Weekend Birding: Least Sandpiper
The Sandpiper is a common shorebird that can be seen across most of North America during migration season. They breed in Alaska and Northern Canada and in the winter migrate to the southern U.S. and as far south as central South America. This is a bird I don’t know too much about because I only see them briefly when they stop for a break in their journey.
Yesterday I went for a walk in the nature park near my house and spotted a sandpiper in the muddy area that, before the drought, was a pond. This is the type of habitat that sandpipers look for; they like to forage at the upper edge of mudflats.
This was the first time I’ve seen one in this park. Most likely the change in habitat attracted him. (It could be a her, they look the same).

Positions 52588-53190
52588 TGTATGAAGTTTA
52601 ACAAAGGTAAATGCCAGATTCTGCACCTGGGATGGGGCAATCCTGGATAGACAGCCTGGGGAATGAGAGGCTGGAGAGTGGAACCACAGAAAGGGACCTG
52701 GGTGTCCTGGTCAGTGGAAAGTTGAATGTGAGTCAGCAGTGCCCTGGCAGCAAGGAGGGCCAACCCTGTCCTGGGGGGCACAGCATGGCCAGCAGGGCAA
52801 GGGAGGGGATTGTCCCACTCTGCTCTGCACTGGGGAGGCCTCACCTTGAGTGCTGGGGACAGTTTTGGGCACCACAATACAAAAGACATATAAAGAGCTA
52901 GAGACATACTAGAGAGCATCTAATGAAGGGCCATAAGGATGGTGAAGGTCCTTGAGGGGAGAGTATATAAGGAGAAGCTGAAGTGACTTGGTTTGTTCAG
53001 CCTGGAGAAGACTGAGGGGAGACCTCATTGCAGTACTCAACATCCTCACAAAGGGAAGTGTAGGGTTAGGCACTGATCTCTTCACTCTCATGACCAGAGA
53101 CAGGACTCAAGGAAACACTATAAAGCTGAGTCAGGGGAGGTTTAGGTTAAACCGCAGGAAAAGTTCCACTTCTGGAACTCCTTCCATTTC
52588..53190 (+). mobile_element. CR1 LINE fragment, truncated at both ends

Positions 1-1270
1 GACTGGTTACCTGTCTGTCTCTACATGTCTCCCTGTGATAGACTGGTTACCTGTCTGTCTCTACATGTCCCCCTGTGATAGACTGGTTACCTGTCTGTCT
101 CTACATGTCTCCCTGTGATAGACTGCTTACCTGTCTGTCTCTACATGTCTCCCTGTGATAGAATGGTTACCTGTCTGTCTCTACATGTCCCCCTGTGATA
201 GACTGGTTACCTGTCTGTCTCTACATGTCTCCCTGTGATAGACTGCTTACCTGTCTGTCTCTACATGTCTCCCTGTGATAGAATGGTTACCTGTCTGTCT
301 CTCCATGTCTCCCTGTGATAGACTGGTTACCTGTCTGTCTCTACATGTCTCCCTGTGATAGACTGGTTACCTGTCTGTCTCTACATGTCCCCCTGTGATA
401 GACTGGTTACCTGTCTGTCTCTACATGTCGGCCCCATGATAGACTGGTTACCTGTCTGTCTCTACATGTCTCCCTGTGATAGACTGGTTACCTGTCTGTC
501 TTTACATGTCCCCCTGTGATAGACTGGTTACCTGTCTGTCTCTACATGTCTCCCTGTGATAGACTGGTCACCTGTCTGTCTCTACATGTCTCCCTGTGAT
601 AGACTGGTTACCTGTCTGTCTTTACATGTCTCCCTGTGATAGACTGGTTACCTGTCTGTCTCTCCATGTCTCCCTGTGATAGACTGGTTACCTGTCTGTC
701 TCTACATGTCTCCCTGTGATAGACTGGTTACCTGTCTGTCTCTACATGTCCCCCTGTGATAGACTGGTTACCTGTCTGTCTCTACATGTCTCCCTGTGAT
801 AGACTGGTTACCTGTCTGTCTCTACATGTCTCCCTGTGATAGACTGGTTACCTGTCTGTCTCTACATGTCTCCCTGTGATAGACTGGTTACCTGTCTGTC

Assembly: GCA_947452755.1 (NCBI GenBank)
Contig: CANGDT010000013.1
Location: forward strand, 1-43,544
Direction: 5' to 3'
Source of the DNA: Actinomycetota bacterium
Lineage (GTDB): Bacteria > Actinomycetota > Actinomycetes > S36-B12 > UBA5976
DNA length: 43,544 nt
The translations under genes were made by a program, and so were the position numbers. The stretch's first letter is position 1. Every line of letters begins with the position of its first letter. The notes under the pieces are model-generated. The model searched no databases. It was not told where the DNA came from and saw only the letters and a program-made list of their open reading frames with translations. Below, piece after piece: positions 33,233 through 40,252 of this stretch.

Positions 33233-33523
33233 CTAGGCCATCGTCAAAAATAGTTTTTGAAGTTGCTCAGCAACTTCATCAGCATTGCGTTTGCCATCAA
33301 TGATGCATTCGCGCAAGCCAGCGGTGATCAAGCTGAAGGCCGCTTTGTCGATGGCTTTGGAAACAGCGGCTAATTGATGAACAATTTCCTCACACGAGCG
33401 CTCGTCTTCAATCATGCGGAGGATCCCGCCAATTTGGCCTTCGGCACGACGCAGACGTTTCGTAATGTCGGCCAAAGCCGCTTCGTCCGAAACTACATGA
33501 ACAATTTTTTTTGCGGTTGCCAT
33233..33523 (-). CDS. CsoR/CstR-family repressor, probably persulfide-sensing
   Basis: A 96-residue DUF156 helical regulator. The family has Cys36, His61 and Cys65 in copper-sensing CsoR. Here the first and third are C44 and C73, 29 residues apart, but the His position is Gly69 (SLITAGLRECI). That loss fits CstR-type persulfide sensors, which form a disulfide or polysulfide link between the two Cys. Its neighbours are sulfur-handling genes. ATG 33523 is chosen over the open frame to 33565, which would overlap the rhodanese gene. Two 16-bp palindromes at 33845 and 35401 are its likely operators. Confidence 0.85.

This guy or gal was walking along the edge of the pond poking his beak in the mud searching for a meal. He ignored the group of bullfrogs sitting in the mud and they ignored him. At the very bottom of the photo is the small amount of green water left in the pond. I got as close as I could without sinking into the muck. Not expecting to find a shorebird on a walk in the park, I was wearing the wrong kind of shoes.
The photo on the right is a shot of the exact same location as where I saw the sandpiper, only it was taken in May. There were several groups of ducks living on the water but they have now moved away.
Saturday Snapshot is hosted by Alyce at At Home With Books. Visit her blog to see more great photos or add your own.
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